Wednesday, October 22, 2008

Climate review October (B)

A few days ago I went to Lakeland, 50 km from USF. The only way to get there is by car. I felt stupid having to be on I-4. Why no train? There aren't high mountains and steep gorges in the way; it's all flat. Just lay track. Have a commuter bullet zip by every 15 min 24-7. Other countries can do it. Floridians, poor people, drive in their shiny bricks as if it was their religion. They are the car taliban.
But even here civil enlightenment is happening. For the first time since the summer of '68, the bourgeois paradigm is breaking up. Minds have become more open to suggestions. A new honesty, a new humility, is settling in. Is this the first step to climate evolution?

On the climate front, the first positive feedback loop--the melt loop--is up and running. Round and round it goes: thawing sea icea ... lowers marine albedo ... which increases insolation absorption ... which thaws sea ice ... and now start the sentence again. In the melt loop, we're now thirty years ahead of the predictions. In mid-autumn 2008, we see stuff that had been believed, in 2006, to happen only in 2040. The North Pole will be blue within a decade.

A second feedback loop appears to be coalescing as well. A year ago I called its first inklings the poop loop. Last fall, methane release had been seen in some spots in the high arctic, with tundra permafrost getting mushy and farting out CH4 from clathrate deposits. Now CH4 release seems to have spread to the seas. If we're lucky these will remain isolated incidents. Yet evidence is hardening that an arctic methane release has started. CH4 is a stronger greenhouse gas than CO2 but there's less of it, and to date, it has done little climate forcing. Now the poop may form a loop: more smelly CH4 heats up the air more, which warms up the sea more, which breaks down more clathrates tucked away in ocean floor sediments, which makes more CH4 bubble up to the surface ... and now start the sentence again. The poop loop. (For past reference and a present reality check, see the Permian-Triassic event.)

So the situation is sharpening. In July I guessed that even if Copenhagen 2009 will result in rational emission caps by 2012, average temps will be up 3.3 C by 2100 . Now a group, lead by J Hansen, submitted a paper to Open Atmospheric Science Journal that suggests temps will be up 6 C. Not three degrees. Six degrees. That's ten and a half in Fahrenheit. Pragmatically, this means our 385 ppm CO2 must be lowered to 350 ppm. That's where we stand.

Tearing up I-4 and turning it into a railroad corridor would be a start.


The fall issue of the Climate Philosophy Newsletter is in preparation. Kindly send information about climate-related conceptual research to the Mad Hun at schonfeld @ I plan to include an address roster of all the folks at the climate philosophy listserv. Melinda Rosenberg (U North Carolina-Pembroke) will review the conference on "Human Flourishing & Restoration in the Age of Global Warming" at Clemson University. Thom Heyd (U Victoria) will review the "Field Being and Climate" panel at the World Philosophy Congress at Seoul and the "Philosophy and Climate Symposium" at the Society for Human Ecology at Western Washington University.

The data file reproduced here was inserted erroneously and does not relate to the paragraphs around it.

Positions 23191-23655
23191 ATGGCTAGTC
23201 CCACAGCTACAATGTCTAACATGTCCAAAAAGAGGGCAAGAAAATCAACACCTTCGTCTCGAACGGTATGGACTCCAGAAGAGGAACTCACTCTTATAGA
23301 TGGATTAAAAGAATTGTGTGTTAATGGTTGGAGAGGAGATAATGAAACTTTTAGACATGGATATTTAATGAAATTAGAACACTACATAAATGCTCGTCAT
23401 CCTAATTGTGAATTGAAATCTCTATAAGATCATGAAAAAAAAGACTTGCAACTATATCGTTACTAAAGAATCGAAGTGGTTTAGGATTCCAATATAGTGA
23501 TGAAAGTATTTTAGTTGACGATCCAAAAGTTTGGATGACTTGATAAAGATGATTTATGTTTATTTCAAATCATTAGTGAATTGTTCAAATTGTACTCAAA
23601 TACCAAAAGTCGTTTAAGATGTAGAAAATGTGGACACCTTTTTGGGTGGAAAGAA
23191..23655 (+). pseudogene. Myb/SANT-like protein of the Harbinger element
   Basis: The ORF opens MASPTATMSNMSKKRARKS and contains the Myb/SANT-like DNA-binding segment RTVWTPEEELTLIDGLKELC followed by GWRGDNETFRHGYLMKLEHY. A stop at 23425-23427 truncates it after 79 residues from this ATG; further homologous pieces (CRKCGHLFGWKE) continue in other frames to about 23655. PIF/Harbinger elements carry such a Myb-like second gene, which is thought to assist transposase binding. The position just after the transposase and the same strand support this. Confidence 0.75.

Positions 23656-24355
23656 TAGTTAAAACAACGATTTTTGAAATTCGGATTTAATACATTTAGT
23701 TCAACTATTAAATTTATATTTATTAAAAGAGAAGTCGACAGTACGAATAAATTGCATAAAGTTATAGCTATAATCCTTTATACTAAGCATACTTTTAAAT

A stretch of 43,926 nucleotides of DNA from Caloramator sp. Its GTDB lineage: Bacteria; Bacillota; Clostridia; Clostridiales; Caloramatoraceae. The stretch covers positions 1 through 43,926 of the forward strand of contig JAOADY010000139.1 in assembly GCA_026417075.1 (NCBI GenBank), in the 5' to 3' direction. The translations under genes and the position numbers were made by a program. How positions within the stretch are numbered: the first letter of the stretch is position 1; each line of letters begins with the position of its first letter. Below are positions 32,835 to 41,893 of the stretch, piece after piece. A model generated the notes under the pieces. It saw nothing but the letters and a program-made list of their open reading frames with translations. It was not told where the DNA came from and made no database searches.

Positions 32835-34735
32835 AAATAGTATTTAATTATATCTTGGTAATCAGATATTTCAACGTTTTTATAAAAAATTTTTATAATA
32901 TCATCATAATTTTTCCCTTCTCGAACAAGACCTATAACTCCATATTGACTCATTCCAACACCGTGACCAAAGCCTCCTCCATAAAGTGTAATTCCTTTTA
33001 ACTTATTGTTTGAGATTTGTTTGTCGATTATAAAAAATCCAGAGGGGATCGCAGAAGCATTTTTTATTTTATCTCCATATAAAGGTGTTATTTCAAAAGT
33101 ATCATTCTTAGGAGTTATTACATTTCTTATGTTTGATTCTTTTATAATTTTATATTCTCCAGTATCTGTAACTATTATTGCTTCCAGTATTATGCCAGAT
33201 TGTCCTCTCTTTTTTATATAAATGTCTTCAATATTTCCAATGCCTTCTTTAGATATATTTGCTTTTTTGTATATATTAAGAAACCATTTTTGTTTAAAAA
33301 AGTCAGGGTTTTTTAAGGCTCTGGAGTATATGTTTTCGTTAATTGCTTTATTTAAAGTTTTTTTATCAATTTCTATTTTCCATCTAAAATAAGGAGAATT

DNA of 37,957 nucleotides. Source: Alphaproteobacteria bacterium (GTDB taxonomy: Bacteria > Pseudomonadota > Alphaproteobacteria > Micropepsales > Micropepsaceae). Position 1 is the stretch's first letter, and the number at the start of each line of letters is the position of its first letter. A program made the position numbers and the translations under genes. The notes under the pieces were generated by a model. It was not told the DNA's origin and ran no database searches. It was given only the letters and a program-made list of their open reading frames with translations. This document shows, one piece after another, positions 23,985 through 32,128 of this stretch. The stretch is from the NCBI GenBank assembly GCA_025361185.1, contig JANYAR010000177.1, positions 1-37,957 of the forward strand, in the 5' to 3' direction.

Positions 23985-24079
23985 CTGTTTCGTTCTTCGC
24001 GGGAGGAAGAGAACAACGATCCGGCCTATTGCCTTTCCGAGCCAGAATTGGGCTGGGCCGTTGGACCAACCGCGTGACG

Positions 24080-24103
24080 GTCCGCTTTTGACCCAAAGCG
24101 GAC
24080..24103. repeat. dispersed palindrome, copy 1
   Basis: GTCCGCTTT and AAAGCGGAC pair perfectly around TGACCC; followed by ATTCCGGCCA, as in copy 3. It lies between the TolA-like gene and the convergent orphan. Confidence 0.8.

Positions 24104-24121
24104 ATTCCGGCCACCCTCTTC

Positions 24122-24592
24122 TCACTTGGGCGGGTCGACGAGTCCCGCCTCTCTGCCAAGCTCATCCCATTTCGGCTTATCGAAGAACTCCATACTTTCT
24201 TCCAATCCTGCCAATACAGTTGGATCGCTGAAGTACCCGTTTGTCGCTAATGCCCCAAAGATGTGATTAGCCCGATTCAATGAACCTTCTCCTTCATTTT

This past weekend the Western Canadian Philosophical Association hosted a Climate Symposium at the University of Alberta. Thom Heyd talked on "Philosophy and Climate Change"; Kent Peacock (University of Lethbridge) made "The Case for Environmental Realism"; Bruce Morito (Athabasca University) explained "Ethics of Climate Change," and I contributed, in absentia, a paper on the Gringo Square: "The Heuristic Impact of Climate on Philosophy". Word has it that the symposium was fun, the discussion lively, and the range of ideas fresh and sparkling. Progress on critical paths ...


R F Kennedy/B De Melle, Unearthed: the News without the Chaff


"In a hundred years, all philosophy will be naturalized Hegelianism anyway."
Ivan Marquez (Bentley U), talking about Kenneth Westphal (U Kent), Oct 2008


... Yemen desert ravaged by floods 10.24.
... Honduras suffers extreme flooding 10.24.
... Siberian polar bears dying out 10.24.
... Haiti, storm-ravaged, pleas for international help 10.21.
... climate changing faster than expected (wwf)
... das Desaster naht früher als erwartet 10.20.
... climate change "faster and more extreme" 10.20.
... climate change "faster, stronger, sooner" 10.20.
... Burma typhoon help update 10.20.
... Alaska village faces eroded future 10.14.
... California wildfires lead to evacuations in LA 10.13.
... Montana gets earliest snow on record 10.11.


... Greenpeace offers climate/economics blueprint 10.27.
... ecologists raise alarm ahead of UN summit 10.13.
... preparations for Poznan Climate conference (Oct)
... US challenges to a post-Bush climate policy 10.2.


... Humans consume 30% more than is sustainable 10.29.
... Oil at $ 59 10.27.
... USA: 10 ways to steal the election (Nov)
... USA: 12 ways to safeguard your vote (Oct)
... Oil at $ 64 10.24.
... Pakistan stares into the abyss 10.23.
... Florida electronic early-voting fraud 10.21.
... W Virginia electronic early-voting fraud 10.18.
... UN: financial chills are ill wind for climate 10.9.
... grain piles up in ports 10.8.


... partying powers Dutch nightclub 10.24.
... engineering drought-resistant crops 10.23.
... A Greenspan shocked that free markets are flawed 10.23
... C Hamilton: let's call the whole thing off! 10.21.
... Singapore ecoarchitecture 10.14.
... G. Monbiot: this is what denial does 10.14.
... P Krugman wins economics Nobel 10.13.


... UK eco-town plan falters 10.26.
... US alternative energy suddenly faces headwinds 10.20.
... Bush chooses to keep Guantanamo open 10.20.